But what is cloud automation and what concrete business benefits does it provide?
First of all, we have to look at public clouds and the differences they offer to traditional vertical scaling, where you manually add more computing power and memory to your servers.
By definition, public clouds provide an unlimited amount of compute and memory for users to divide and run as they see fit, with no restrictions on hardware or the number of Virtual Machines that can be created.
The public cloud lends itself to Horizontal Scaling – multiple Virtual Machines that can be scaled out, rather than a single monolithic server or Virtual Machine.
Horizontal scaling brings with it many advantages in terms of fault tolerance, capacity, scaling, lower costs and reliability. It also works very well with modern systems that use Service Orientated Architecture (Loosely Coupled) paradigms.
However, this flexibility and agility to horizontally scale has some prerequisites that must be solved before you can ‘elastically’ scale the various components of your system.
This is where automation steps in, to ‘orchestrate’ your system and perform the necessary actions for your system to consistently provide the best performance and experience for its users.
Here is a list of common issues seen with scaling IT systems that can be solved with Automation:
Cloud Automation can solve each of these issues, but there is also significant upfront investment in training, staff and development to start automating in each of these areas. That could set your project back months.
Auto-scaling is a key feature of the public cloud and one most are keen to take advantage of, so we can use this as an example.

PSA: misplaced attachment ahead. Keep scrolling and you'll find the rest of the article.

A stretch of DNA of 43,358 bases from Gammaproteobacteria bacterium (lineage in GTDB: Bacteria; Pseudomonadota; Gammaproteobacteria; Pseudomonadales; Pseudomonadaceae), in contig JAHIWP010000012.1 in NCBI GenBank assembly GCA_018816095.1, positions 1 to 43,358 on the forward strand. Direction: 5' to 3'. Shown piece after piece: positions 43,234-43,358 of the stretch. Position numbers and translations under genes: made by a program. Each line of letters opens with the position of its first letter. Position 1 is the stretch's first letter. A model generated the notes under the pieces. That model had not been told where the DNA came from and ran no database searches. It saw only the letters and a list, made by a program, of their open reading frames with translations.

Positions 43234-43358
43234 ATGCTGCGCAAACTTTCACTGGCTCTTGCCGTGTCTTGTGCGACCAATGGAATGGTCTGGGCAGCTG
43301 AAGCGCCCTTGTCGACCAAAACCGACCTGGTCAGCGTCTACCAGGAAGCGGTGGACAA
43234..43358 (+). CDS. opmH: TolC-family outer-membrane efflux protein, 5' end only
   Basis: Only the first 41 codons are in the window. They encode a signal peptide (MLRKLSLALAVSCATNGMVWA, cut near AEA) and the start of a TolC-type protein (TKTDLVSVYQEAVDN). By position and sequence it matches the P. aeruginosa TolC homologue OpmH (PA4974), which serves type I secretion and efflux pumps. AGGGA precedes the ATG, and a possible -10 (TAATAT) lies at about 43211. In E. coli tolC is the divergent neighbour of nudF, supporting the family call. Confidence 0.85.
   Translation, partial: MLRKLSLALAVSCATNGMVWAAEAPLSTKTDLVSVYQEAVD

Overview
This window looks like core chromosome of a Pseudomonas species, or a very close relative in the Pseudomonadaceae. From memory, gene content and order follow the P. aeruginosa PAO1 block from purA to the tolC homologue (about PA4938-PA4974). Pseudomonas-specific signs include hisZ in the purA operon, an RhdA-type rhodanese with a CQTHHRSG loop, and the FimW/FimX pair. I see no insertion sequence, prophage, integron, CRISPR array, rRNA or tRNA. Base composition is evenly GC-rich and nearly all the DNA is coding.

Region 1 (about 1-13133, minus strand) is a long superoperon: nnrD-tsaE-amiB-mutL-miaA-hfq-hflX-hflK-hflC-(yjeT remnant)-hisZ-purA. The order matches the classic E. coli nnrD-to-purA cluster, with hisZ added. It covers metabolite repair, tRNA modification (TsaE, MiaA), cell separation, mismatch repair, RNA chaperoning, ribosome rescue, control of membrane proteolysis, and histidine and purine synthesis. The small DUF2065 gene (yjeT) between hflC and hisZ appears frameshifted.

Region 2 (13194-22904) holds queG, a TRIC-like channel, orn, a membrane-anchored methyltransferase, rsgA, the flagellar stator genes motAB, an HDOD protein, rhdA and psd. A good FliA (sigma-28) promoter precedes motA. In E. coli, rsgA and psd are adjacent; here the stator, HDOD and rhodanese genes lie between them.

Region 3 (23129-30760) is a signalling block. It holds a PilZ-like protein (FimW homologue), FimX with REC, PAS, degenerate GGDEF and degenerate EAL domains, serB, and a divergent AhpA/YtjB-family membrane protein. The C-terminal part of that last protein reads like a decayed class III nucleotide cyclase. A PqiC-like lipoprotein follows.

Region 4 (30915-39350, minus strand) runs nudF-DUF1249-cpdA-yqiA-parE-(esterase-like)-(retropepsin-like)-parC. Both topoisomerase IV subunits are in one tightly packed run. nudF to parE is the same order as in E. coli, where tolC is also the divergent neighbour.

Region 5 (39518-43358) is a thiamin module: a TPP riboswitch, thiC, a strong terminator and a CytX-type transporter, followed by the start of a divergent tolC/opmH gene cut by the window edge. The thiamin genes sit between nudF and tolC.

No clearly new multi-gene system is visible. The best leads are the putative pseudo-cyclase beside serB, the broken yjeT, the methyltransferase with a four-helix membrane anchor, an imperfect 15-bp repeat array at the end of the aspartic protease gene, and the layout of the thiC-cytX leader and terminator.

To scale up, new instances need to be brought online. They need to have the latest Operating System (OS) updates applied, the correct configuration for the software they run, and you may also have to deploy the latest release of your code to the instances.
On Amazon Web Services (AWS), their elastic load balancers (ELBs) can take care of bringing instances online and removing them when demand drops. ELBs will only start or stop a machine image to do so.
This means you either need to perform the steps above or maintain a ‘gold’ machine image from which your component is started from. Many companies start with ‘gold’ images, particularly if their system contains a small number of components.
However, as systems before more complex, the act of maintaining, updating, testing and deploying golden images is time consuming and many of the early adopters (e.g Netflix) on AWS no longer use this method. It simply does not scale!
The alternative to ‘golden’ images is cloud automation and configuration management, so called DevOps. Puppet and Chef are two of the popular solutions in this space and if you are not familiar with them, you will likely hear more and more about these technologies in relation to cloud automation and cloud computing.
By deploying ‘standard’ images and then subsequently applying configurations, your teams can eliminate the maintenance of ‘golden’ images. This means your team can ensure that when new instances are brought online, they have updates applied, configurations enforced and the latest code deployed, before being introduced into a load balancer to deal with the intended workload.
There are loads of great resources to help and get you started on the automation journey:
If you’re looking to partners with managed cloud services experts, then you should speak to the Digital Craftsmen. We specialise in cloud automation and have years of experience providing our clients with fully automated IT systems, with upwards of 99.9% availability and massive scalability.
Contact Digital Craftsmen now to see how we can help with your cloud migration.